Let’s face it – going through either a short sale or a foreclosure is going to have an impact on your credit.  The question is: which one will be most appropriate for you? Here, we’re going to take a look at several different ways you will be impacted if you choose foreclosure, and compare that list with short sales.

Your Credit Score

  • Foreclosure – Your score may ultimately end up 300 points lower than it is currently.
  • Short Sale – Only if you have any late payments during the short sale period will your credit score be affected. When the short sale is finished, the mortgage will be labeled as “settled”. Luckily, you may only end up losing 50 points or so on your credit score, and you can probably bring that back up within a year.

Your Credit History

  • Foreclosure – A foreclosure will remain listed on your credit history for seven years.
  • Short Sale –  Although a short sale may be listed on your credit report, they are usually marked as ‘settled’ or ‘paid as agreed’.

Your Future Purchases

  • Foreclosure – On future Uniform Residential Loan Applications (1003), you will be required to reveal that you have experienced a foreclosure or given title or deed in lieu thereof for the seven years immediately following your foreclosure. This will affect your interest rates and willingness of lenders to work with you.
  • Short sale – Short sales are not addressed on the 1003 Loan Application.

Your Responsibility for Deficiency

  • Foreclosure – In most states, including New Jersey, the bank is allowed to pursue you for a deficiency judgment, which is the bank’s way of getting the money it lost due to the low foreclosure sale price. This can mean that, just when you thought you could move forward, your nightmare is still continuing. (Check your state’s deficiency policies.)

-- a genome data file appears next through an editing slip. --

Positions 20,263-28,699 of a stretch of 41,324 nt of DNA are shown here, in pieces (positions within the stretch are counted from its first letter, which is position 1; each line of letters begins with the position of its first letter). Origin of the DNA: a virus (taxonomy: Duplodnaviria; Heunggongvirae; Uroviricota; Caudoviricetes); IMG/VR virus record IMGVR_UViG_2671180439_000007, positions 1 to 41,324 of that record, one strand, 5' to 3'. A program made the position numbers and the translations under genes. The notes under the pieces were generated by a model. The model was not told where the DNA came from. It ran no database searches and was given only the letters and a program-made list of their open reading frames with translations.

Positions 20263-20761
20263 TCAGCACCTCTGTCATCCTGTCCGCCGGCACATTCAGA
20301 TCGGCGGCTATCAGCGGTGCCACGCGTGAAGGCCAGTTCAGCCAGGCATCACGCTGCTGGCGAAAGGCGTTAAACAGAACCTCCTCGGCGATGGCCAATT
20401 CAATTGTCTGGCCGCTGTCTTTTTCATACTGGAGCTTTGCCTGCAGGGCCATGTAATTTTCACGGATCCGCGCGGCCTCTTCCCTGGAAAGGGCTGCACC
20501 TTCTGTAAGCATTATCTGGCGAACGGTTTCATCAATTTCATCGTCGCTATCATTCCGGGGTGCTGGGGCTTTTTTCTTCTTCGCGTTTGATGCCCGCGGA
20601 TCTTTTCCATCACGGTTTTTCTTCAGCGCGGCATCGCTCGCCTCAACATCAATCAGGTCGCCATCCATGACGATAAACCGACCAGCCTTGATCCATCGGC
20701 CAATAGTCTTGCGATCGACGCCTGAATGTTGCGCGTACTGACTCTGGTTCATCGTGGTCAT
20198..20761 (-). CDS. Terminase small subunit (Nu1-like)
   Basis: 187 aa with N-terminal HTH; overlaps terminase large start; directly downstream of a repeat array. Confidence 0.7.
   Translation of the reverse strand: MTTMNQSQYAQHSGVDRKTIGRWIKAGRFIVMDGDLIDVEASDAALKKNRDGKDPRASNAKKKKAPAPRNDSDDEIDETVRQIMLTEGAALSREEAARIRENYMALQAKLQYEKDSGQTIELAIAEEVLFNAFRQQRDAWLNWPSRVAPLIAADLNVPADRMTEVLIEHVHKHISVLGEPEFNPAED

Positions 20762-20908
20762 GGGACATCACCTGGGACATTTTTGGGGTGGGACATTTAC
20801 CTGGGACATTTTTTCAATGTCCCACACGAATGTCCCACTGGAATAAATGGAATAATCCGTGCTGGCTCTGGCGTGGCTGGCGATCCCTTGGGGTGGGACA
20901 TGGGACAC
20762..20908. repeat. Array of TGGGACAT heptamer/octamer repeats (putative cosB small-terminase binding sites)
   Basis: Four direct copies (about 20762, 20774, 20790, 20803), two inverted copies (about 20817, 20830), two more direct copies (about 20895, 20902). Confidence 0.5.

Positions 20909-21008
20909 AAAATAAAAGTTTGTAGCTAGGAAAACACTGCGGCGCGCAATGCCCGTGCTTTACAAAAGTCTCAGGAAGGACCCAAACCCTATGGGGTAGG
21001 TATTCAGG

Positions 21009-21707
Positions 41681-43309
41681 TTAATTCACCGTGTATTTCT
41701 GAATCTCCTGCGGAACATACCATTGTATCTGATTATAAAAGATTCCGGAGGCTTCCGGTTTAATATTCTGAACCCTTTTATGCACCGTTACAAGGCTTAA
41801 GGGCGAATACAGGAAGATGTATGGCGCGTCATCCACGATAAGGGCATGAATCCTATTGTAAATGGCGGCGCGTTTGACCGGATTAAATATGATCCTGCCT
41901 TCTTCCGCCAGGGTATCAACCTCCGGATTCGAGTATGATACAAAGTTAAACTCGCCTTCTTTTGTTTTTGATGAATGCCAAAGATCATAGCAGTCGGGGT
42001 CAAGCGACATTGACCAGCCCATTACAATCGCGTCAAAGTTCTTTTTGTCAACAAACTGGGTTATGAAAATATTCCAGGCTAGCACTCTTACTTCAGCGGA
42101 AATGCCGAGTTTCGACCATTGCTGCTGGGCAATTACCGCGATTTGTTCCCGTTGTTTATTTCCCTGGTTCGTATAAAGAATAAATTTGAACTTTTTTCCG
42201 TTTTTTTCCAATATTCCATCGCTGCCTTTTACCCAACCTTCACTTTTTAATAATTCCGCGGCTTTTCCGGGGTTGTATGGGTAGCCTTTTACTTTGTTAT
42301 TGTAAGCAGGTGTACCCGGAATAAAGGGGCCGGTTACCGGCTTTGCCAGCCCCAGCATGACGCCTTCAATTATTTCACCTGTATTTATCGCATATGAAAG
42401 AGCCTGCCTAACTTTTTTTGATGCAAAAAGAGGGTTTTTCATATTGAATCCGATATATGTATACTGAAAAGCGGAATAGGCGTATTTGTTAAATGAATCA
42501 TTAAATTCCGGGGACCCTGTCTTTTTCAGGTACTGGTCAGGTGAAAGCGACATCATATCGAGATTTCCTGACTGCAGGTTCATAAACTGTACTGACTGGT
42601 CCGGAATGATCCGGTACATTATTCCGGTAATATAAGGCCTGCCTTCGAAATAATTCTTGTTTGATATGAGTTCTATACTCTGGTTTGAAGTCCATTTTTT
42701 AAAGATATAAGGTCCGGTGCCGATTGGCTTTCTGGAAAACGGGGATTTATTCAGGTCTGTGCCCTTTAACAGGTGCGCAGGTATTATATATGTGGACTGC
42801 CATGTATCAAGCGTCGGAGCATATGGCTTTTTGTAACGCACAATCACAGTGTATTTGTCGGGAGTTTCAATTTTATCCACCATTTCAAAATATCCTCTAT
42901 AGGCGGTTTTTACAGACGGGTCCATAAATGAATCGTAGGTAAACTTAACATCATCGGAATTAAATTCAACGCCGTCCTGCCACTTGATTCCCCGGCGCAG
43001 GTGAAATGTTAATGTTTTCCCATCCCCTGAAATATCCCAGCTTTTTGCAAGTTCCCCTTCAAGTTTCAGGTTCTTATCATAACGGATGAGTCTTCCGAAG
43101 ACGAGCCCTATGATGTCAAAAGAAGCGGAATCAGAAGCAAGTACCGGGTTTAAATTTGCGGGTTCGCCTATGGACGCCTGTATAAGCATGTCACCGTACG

• Short sale – Typically, if the short sale is successfully negotiated, banks will not pursue the deficiency, meaning they will take the loss and will not attempt to recover it from you.

Your Current Employment

  • Foreclosure – Since employers are free to check the credit of any employee with a sensitive job title, a foreclosure could have an impact on your current employment. This is a case-by-case scenario however, and is dependent upon your company’s policy.
  • Short sale – Being listed on your credit history as ‘settled’ or ‘paid as agreed’ means short sales will not create any problems for you regarding your current employment.

Your Future Employment

  • Foreclosure – Currently, employers have the right to perform credit checks on all job applicants. Since foreclosures are listed on your credit history for seven years, it could definitely pose a problem in getting hired.
  • Short Sale – Being listed on your credit history as ‘settled’ or ‘paid as agreed’ means short sales will not create any problems for you regarding future employment.

Your Security Clearance

  • Foreclosure – If you are in a position that requires you to have security clearance, a foreclosure on your credit report could seriously affect your ability to perform required job duties, which may result in termination.
  • Short Sale – Since short sales are almost always listed on your credit history as ‘settled’ or ‘paid as agreed’, they will not create any problems for you regarding security clearance.

The information we have provided you with is intended for your use as a general guideline in order to educate yourself about your potential choices. Remember that there are variables in every single case, and Veitengruber Law can help you make the most appropriate decision for you.

Photo courtesy of Images_of_Money